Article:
The LG Optimus 4X HD has a lot riding on its shoulders. Until the Optimus G arrives, the 4X will have to bear the responsibility of keeping LG’s head high in front of giants like the Galaxy SIII, the One X, and the iPhone 5. Thankfully, at least on paper, the Optimus 4X HD looks well equipped to go head to head against the latest and greatest smartphones from its competitors. Let us find out if the actual product lives up to its specifications.
The LG Optimus 4X uses a lot of plastic, but doesn’t feel cheap and flimsy in the way the Galaxy SIII does. LG has eschewed the conventional smooth curves in favor of a design with sharp corners that exude boldness. Its prism-edged design with intricately patterned back cover and a double rimmed frame lends it a more premium feel, besides making the phone easier to grip. The One X is still the winner in terms of comfort factor, and also would have won hands down in the looks department, if not for the frog-eyed lens. However, as things stand now, I find the Optimus 4X HD to be more appealing than both the One X and the Galaxy SIII.
Unfortunately, the Optimus 4X has one major design issue. There is absolutely no buffer space between the display and the capacitive buttons – in other words, the buttons begin as soon as the screen ends. This can lead to some extremely frustrating experiences. If even the tiniest portion of your finger touches the Home button while you are trying to tap the space bar, you will be instantly taken out of whichever application you were using and to your launcher’s home screen. After using the 4X HD for a couple of weeks, I sort of trained myself to steer clear of the capacitive buttons while typing, but I am sure that LG has accelerated my balding process.
The LG Optimus 4X has a 4.7-inch True HD-IPS LCD capacitive touchscreen with a resolution of 720 x 1280 pixels (312 ppi). Any display with a pixel density greater than 300 should be stunning, and the Optimus 4X doesn’t disappoint. It uses RGB display matrix, which should (at least in theory) lend it an advantage over the Galaxy SIII, which has a pentile matrix. However, I couldn’t distinguish individual pixels in either of the displays. The Optimus 4X HD display is bright – I mean really bright. It has excellent outdoor visibility, and the viewing angles are quite good. However, the extra bright IPS display has its own disadvantage. LG’s display lacks contrast as a result of which images appear slightly washed out. The blacks of AMOLED displays are worth dying for, and LCDs still can’t get anywhere near.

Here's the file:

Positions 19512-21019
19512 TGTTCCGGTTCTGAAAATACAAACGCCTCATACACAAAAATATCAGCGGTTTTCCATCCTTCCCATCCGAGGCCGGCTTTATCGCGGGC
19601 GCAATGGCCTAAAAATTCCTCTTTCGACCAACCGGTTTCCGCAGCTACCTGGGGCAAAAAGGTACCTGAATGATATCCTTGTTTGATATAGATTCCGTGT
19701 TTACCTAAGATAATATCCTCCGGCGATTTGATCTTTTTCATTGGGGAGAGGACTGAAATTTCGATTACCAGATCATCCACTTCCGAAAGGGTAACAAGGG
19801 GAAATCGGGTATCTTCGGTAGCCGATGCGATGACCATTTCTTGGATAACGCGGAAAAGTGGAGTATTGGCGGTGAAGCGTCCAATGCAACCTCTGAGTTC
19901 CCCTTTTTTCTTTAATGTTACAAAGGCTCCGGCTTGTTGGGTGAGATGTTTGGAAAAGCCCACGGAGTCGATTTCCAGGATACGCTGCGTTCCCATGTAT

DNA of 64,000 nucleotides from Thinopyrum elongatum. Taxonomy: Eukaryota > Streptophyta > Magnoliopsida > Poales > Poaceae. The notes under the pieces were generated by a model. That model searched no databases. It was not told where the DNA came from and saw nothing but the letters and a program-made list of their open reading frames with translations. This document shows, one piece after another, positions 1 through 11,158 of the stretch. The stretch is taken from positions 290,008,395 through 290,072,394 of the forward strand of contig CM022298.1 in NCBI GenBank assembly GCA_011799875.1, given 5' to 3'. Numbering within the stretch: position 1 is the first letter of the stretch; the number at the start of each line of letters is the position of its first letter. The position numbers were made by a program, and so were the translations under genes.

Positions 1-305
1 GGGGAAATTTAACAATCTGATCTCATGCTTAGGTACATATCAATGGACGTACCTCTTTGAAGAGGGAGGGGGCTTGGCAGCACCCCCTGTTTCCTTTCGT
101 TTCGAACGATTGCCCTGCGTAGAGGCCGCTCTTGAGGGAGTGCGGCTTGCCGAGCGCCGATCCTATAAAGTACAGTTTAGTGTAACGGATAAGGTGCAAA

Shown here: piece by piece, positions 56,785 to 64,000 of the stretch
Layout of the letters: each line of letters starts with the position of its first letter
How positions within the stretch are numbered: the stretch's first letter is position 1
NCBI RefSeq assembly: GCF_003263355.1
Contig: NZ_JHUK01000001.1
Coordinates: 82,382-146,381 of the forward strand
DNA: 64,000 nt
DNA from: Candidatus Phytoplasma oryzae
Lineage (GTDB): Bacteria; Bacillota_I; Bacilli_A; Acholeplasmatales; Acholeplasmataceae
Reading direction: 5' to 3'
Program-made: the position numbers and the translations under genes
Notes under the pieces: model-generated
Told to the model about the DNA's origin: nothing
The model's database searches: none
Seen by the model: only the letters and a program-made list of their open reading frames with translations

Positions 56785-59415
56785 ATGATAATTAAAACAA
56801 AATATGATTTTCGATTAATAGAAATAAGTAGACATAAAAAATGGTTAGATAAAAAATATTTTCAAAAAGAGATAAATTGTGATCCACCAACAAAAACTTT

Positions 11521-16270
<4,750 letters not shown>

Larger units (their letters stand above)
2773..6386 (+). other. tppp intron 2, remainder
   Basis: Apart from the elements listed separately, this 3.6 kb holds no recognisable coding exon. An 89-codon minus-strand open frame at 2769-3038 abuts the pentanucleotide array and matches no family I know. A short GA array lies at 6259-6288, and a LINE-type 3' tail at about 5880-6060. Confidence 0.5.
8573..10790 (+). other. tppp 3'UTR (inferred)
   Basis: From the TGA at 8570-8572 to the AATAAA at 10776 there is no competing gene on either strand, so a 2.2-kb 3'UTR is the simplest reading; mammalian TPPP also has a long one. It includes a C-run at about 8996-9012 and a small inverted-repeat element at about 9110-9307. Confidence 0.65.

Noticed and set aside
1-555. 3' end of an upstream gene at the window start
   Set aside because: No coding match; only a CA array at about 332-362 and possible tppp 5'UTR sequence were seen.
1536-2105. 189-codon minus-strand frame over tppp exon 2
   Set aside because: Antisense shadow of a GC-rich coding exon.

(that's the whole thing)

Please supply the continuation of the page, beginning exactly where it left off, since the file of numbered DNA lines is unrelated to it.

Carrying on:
The Optimus 4X features an Nvidia Tegra 3 chip, which boasts of a Quad-core (plus an additional power saving fifth core) 1.5 GHz Cortex-A9 CPU and a ULP GeForce GPU. This is precisely what the international version of HTC One X also uses; hence, theoretically both of them should be able to deliver similar performance. I benchmarked the Optimus 4X against Galaxy SIII and One X. Samsung’s flagship was the clear winner, while LG managed to beat HTC in AnTuTu, but trailed in Quadrant.
To be fair to LG, the difference between the Optimus 4X and other Android flagships isn’t particularly huge. The 4X HD feels zippy and smooth whether I am flinging through my pictures in the Gallery or playing an HD video. However, I did notice occasional frame rate drops while playing games like Temple Run, which was somewhat surprising.
The Optimus 4X HD ships with Android 4.0, which is better known as Ice Cream Sandwich. This was perfectly fine when the 4X HD was announced. However, it has already been three months since Jelly Bean (Android 4.1) was unveiled by Google. Samsung has already started updating Galaxy SIII handsets to Jelly Bean, while HTC has committed to delivering Jelly Bean to One X owners in October. LG on the other hand is yet to even commit to rolling out Jelly Bean to its existing line of products. LG has a pretty poor track record when it comes to delivering updates, and it is clear that they haven’t learned anything from their past mistakes. It’s unforgivable that LG has failed to clarify their position on Jelly Bean update for their premium smartphone a full quarter after its release.
As far as ICS is concerned, LG has put in substantial amount of effort to distinguish its baby from the other smartphones in the market. As expected, the 4X runs the Optimus UI 3.0 on top of ICS. Skinning ICS is not the easiest task, simply because Google did an excellent job at creating a refined and aesthetically pleasing interface. Most smartphone manufacturers – Samsung and HTC included, simply fall into the trap of ignoring all ICS design conventions and slapping on a bright, colorful interface in the name of differentiation. LG is no different, but because it retains a sizable chunk of default ICS design elements, it comes off looking better than Samsung. Sony is among the few manufacturers who have managed to get the balancing act largely right by making tasteful design modification to the ICS user interface.